The European Commission is investigating whether Lufthansa’s charge for GDS bookings, imposed two years ago, breaches EU rules and has similar plans by British Airways and Iberia in its sights.
European transport commissioner Violeta Bulc confirmed the investigation into the German airline group in a statement to the European Parliament on Wednesday.
Responding to a question, Bulc said: “The Commission is indeed investigating whether the €16 distribution cost charge introduced by the Lufthansa Group on bookings through a computerised reservation system breaches the provisions of Regulation EC 80/2009 on a Code of Conduct for Computerised Reservation Systems.
“Commission services are working towards a final assessment and a decision will be taken once this assessment is completed.”
The EC’s 2009 regulation on computerised reservation systems, or global distribution systems (GDSs), aimed to ensure “air services by all airlines are displayed in a non-discriminatory way on travel agencies’ computer screens . . . as these distribution channels might influence the consumer choice”.
It comprised an amendment to an earlier regulation of 1989.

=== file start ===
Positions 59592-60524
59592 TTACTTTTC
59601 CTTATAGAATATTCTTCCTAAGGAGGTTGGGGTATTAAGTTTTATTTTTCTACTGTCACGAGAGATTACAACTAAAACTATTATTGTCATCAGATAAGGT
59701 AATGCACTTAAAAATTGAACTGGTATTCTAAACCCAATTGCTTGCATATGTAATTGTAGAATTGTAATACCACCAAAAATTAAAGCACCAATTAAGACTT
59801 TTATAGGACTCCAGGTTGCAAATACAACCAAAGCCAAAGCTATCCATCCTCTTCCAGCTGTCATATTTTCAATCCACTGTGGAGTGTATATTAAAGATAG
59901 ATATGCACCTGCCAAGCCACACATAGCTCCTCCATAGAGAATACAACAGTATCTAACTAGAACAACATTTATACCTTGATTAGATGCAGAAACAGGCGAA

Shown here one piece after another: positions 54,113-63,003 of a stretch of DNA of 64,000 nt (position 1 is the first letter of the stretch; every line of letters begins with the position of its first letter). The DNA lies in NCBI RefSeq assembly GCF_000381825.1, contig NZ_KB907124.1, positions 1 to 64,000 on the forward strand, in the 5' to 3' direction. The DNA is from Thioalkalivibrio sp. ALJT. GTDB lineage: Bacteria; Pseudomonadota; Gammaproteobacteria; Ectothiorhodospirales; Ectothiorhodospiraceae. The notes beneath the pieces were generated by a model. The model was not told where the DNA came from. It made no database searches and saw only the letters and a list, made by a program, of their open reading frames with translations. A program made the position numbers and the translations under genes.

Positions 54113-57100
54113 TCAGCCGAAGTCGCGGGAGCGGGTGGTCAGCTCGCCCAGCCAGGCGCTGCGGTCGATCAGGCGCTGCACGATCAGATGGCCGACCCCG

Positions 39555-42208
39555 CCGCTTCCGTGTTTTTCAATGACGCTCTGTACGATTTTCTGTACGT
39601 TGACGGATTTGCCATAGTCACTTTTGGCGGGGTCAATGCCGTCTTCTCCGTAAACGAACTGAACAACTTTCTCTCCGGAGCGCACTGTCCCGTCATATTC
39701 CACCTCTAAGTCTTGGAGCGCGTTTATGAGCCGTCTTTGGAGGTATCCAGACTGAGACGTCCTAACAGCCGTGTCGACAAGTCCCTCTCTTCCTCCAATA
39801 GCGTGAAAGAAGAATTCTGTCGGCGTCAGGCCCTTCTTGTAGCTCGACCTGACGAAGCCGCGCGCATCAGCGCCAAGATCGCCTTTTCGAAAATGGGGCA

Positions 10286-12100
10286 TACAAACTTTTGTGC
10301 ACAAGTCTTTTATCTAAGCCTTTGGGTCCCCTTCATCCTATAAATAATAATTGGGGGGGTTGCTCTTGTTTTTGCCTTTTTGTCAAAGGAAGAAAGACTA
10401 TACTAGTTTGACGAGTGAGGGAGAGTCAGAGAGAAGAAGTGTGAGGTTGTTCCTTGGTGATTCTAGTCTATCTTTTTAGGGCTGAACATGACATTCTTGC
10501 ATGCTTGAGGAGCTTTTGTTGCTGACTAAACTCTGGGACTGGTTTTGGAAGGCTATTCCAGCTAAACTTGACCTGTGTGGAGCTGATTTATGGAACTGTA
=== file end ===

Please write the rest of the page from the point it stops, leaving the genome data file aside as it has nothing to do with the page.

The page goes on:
Lufthansa imposed a €16 euro booking on all GDS bookings in September 2015. The airline group has since claimed its bookings were largely unaffected, although its costs of GDS distribution rose in the following year despite the additional income from the charges.
The European Technology and Travel Services Association (ETTSA) which represents GDS companies and major online travel agents (OTAs) filed a formal complaint to the EC soon after the fee was imposed.
IAG-owned British Airways and Iberia plan to impose a GDS booking fee of their own from November 1. The charge of €9.50 will be added to all bookings through GDSs.
At the time Lufthansa imposed its fee, the airline conceded that 70% of its global bookings were made through GDSs.
Bulc said: “The commission is aware of the decision by International Airlines Group to introduce a surcharge for tickets booked for British Airways and Iberia flights through a computerised reservation system.”
Any decision to penalise Lufthansa will have implications for BA and Iberia.
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